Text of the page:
(Beyond Pesticides, April 22, 2014) As we reflect on the beauty and wonder of the natural world this Earth Day and seek to restore  and preserve  the intricate web of life on the planet, we face an urgent need to stop ongoing toxic chemical contamination.  The hard truth of our time is that the natural world on which life depends  is under grave threat from numerous toxic insults resulting from mechanized and industrial human activity. Massive die-offs of beneficial organisms, increased rates of autoimmune diseases, endocrine disrupting and transgenerational chemical effects, and widespread pollution of our air and waterways —all linked to pesticides and other toxic chemicals, establish the critical  need  to adopt organic standards in sync with ecosystems. This Earth Day we ask you to spread awareness of toxic chemicals that pollute the environment. Get active to safeguard your community and the surrounding environment from toxic insults: teach your neighbors how to maintain their land without toxic pesticides, protect honeybees from neonicotinoids insecticides, aquatic species from endocrine disrupting chemicals, and the streams, lakes, and rivers we all depend on from the widespread use of harmful synthetic pesticides and fertilizers. Beyond Pesticides has the tools needed to increase environmental awareness […]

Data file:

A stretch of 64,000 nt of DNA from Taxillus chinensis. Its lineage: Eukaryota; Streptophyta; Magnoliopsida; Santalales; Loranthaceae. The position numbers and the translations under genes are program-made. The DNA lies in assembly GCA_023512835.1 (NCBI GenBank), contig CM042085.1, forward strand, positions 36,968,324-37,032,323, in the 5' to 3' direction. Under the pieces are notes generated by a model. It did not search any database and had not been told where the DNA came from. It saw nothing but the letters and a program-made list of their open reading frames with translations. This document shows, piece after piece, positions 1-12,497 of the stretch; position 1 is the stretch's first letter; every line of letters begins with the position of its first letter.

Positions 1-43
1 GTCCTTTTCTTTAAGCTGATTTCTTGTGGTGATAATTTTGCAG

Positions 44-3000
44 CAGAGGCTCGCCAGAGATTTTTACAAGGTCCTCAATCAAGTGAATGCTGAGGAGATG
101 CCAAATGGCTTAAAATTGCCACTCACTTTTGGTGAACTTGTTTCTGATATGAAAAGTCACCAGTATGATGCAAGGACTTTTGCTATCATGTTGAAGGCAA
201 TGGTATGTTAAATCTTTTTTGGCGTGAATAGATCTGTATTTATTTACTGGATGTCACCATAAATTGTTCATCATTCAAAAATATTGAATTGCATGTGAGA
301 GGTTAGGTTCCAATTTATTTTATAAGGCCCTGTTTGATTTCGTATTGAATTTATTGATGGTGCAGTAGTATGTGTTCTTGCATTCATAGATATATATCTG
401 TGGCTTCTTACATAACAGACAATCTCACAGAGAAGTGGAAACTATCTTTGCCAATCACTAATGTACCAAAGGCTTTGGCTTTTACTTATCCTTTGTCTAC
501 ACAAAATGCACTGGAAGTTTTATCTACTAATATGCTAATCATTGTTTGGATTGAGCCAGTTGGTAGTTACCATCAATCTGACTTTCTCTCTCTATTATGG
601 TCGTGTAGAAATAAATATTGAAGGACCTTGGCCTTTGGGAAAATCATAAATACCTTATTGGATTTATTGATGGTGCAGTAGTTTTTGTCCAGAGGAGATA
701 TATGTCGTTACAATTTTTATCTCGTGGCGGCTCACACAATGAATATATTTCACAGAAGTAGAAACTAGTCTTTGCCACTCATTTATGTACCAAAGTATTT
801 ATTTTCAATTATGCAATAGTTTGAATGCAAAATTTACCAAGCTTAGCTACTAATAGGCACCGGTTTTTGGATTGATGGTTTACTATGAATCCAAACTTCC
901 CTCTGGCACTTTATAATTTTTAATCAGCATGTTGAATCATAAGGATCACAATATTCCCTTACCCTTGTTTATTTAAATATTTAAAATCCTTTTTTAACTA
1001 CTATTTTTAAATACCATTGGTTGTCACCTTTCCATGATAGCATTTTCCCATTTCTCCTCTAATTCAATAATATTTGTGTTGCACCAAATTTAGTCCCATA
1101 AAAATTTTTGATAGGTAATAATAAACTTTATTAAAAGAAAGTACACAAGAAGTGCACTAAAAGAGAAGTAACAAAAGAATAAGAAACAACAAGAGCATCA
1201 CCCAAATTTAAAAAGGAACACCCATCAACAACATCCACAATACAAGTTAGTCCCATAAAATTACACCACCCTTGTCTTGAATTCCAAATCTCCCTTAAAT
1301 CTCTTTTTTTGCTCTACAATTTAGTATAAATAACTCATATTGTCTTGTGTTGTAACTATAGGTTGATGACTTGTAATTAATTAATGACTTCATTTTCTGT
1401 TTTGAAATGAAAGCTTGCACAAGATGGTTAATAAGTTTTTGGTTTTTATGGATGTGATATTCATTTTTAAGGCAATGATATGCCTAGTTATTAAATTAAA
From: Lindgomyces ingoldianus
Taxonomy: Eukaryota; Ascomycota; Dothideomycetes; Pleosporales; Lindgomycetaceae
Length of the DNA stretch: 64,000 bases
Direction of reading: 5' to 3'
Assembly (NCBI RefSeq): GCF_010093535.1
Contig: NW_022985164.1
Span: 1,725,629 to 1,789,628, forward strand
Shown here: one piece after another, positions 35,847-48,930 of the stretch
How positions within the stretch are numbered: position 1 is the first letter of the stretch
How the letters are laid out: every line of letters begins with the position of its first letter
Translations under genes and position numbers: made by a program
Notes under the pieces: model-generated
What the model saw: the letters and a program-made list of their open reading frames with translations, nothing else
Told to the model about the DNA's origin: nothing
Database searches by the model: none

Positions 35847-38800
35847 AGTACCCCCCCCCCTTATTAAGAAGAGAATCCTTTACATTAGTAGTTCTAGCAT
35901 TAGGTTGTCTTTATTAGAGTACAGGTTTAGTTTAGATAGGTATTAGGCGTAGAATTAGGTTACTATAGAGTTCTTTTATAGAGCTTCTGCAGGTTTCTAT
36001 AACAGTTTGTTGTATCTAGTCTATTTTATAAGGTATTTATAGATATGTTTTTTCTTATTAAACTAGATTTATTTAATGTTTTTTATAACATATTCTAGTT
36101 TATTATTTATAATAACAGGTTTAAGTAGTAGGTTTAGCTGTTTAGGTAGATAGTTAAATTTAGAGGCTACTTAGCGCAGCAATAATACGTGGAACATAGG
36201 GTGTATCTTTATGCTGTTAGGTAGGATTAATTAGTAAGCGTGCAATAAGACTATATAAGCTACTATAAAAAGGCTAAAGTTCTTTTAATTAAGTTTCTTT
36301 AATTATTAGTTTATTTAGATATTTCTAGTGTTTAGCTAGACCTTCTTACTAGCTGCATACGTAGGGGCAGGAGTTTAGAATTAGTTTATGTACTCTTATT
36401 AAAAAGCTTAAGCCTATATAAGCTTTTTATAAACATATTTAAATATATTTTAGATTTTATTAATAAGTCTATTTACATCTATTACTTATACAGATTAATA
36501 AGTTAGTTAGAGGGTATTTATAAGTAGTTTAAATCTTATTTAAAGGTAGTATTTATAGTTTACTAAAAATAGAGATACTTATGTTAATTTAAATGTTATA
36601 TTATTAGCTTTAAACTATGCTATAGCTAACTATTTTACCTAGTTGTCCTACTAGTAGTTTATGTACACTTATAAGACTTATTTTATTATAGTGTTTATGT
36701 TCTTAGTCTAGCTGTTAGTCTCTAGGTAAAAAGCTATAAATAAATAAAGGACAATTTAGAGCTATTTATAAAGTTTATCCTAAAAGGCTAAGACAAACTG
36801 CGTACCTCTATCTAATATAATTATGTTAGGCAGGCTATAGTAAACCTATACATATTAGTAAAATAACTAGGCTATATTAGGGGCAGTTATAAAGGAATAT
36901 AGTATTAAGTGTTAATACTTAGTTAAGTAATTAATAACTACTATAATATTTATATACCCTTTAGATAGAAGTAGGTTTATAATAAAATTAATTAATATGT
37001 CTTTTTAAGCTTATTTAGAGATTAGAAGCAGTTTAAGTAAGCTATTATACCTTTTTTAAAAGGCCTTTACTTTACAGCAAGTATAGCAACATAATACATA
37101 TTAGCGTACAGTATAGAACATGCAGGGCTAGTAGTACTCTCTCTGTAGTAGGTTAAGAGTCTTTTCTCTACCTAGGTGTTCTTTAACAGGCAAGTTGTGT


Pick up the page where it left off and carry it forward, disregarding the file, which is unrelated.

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13
Nov

Climate Change Increases Storm Severity and Toxic Chemical Hazards

(Beyond Pesticides, November 13, 2013) As the world sheds tears from reading the reports of human suffering and looks on in horror at the pictures of devastation caused by Typhoon Haiyan, the debate of whether increased occurrences of super-storms like Haiyan are just over the horizon because of man-made climate change have also taken up residence in the headlines. Coupled by coverage of the 19th session of the Conference of the Parties to the U.N. Framework Convention on Climate Change and the leak of a draft summary of the Intergovernmental Panel on Climate Change’s latest report on the impacts of global warming, the world is clearly paying attention. As the wide array of demonstrated effects and impacts of climate change are discussed on the world stage and world leaders attempt, once again, to create a meaningful plan to mitigate risks and even potentially avoid some of the most extreme threats, an important and even more deadly consequence of climate change lurks in the background: increased toxic chemical exposure. In a collection of studies and scientific reviews released earlier this year in Environmental Toxicology and Chemistry, scientists investigated a wide range of global climate change issues and toxicological impacts on the […]